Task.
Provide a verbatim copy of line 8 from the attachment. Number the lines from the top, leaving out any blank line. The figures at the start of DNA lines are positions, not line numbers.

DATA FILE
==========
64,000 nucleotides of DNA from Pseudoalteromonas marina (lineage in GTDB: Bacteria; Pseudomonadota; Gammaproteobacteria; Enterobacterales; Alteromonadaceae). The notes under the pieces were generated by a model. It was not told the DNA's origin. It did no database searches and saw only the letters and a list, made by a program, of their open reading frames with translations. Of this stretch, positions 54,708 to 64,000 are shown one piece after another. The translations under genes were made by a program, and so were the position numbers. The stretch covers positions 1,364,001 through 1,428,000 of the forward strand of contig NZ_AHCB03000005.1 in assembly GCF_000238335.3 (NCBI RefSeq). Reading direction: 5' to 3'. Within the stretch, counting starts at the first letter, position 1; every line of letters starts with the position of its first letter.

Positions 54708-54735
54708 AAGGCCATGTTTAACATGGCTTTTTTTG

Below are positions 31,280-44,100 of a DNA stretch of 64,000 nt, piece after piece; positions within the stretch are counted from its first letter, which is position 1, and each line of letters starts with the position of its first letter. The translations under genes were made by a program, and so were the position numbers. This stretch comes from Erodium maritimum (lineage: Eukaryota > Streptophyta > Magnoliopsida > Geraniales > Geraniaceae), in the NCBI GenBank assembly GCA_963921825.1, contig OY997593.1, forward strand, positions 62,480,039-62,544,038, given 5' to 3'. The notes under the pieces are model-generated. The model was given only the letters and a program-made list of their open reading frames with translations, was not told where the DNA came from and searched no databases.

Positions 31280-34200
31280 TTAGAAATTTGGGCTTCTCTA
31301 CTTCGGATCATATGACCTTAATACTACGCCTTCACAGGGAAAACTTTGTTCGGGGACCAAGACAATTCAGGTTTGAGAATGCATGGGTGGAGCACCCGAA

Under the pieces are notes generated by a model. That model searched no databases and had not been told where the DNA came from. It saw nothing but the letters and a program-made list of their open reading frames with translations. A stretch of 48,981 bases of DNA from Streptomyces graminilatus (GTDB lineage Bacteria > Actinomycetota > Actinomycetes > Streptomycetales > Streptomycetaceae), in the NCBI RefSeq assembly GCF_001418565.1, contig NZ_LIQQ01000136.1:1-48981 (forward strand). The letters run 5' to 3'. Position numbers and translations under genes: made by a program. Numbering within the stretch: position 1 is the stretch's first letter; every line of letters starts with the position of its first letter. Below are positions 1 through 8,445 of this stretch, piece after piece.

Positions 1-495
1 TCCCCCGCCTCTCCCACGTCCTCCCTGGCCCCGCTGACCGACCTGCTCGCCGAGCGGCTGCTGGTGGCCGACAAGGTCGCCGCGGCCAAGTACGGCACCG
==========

Under the pieces are notes generated by a model. That model searched no databases and had not been told where the DNA came from. It saw nothing but the letters and a program-made list of their open reading frames with translations. A stretch of 48,981 bases of DNA from Streptomyces graminilatus (GTDB lineage Bacteria > Actinomycetota > Actinomycetes > Streptomycetales > Streptomycetaceae), in the NCBI RefSeq assembly GCF_001418565.1, contig NZ_LIQQ01000136.1:1-48981 (forward strand). The letters run 5' to 3'. Position numbers and translations under genes: made by a program. Numbering within the stretch: position 1 is the stretch's first letter; every line of letters starts with the position of its first letter. Below are positions 1 through 8,445 of this stretch, piece after piece.